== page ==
Cyber crime threats have reached an all-time high, yet just around a fifth of the world’s IT leaders are well prepared for a cyber attack.
This is according to the 2018 Harvey Nash/KPMG CIO Survey.
It also found that boards are increasing their investment in data security and privacy as they hurry to become GDPR compliant, as well as to avoid highly damaging data breaches, which have reached an all-time high.
Almost a quarter (23 per cent) more respondents to the survey are prioritising improvements in cyber security than in 2017, while managing operational risk and compliance has also become a significantly increased priority (up 12 per cent).
These two areas represent the fastest growing IT priorities of company boards.
The report found that chief information officers (CIOs) continue to pay significant attention to data trust and privacy threats. In addition, 77 per cent of IT leaders are ‘most concerned’ about the threat of organised cyber crime. This is up from 71 per cent last year. Just over one-fifth (22 per cent) state they are well-prepared for a cyber attack.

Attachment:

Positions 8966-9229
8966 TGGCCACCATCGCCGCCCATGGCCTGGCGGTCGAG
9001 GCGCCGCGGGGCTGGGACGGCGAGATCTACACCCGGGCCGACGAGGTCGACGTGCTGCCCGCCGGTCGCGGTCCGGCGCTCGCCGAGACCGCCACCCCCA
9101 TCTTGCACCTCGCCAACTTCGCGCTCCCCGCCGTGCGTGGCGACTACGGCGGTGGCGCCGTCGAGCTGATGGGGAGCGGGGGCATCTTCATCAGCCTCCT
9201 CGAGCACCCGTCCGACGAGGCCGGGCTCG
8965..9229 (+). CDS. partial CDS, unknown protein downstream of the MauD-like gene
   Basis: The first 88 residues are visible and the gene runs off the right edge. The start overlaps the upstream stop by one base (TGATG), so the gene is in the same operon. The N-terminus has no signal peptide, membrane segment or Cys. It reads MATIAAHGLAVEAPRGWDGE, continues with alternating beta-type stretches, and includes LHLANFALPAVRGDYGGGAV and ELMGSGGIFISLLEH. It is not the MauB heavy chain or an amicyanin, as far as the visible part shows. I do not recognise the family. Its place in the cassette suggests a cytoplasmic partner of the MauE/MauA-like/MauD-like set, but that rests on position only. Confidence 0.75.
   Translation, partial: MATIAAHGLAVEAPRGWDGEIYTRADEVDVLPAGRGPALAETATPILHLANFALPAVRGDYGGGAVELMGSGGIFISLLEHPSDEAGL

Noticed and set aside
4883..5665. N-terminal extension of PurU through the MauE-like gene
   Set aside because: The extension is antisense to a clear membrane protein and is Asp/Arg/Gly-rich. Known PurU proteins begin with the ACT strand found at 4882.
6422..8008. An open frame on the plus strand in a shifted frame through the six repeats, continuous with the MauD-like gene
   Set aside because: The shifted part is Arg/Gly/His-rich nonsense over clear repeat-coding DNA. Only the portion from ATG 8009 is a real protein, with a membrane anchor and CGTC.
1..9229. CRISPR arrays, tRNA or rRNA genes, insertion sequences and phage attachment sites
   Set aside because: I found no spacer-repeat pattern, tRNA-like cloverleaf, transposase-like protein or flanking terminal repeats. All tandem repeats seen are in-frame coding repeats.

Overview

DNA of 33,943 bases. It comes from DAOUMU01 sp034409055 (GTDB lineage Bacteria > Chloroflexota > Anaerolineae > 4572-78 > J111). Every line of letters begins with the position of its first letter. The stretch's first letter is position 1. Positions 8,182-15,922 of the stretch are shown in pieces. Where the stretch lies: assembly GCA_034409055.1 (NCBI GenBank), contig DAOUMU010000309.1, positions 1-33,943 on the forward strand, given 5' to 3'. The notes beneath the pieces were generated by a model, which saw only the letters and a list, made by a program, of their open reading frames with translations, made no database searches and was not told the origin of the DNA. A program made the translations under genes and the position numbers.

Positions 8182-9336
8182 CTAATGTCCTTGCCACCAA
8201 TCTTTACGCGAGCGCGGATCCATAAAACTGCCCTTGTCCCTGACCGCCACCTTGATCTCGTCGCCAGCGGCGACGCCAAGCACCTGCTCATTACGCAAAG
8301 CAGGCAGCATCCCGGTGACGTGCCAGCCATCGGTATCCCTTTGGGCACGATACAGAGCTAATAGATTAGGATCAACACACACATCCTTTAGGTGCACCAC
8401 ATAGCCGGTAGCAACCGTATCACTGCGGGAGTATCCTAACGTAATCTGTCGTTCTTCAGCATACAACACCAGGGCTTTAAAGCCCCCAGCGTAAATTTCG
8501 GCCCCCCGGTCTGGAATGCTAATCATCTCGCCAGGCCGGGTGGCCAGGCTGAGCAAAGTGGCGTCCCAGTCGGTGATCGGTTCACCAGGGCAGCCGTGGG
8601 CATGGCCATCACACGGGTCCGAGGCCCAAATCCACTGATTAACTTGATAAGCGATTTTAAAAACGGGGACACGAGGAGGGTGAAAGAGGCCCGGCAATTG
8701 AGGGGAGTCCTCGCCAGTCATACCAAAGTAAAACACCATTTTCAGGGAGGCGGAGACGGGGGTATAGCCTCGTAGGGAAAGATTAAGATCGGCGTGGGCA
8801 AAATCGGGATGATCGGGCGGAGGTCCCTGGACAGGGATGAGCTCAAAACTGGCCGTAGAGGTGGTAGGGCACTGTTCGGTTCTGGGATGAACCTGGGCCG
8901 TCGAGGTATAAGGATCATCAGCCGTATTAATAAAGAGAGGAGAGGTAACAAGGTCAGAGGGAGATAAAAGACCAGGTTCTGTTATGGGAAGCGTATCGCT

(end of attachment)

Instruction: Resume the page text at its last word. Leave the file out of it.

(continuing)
Albert Ellis, CEO of the Harvey Nash Group, said: “CIOs have a really difficult tightrope to walk. On one hand the board is asking them to drive innovation, promote transparency and following recent high profile data breaches, ensure the responsible use of customer data throughout the organisation.
“On the other hand, the board is increasing scrutiny and demanding improved reporting on cyber security, data integrity and resilience, as regulators and consumers become much more demanding on personal data.”
He added that the organisations that can achieve the balance between innovation and governance will be in the strongest position to compete.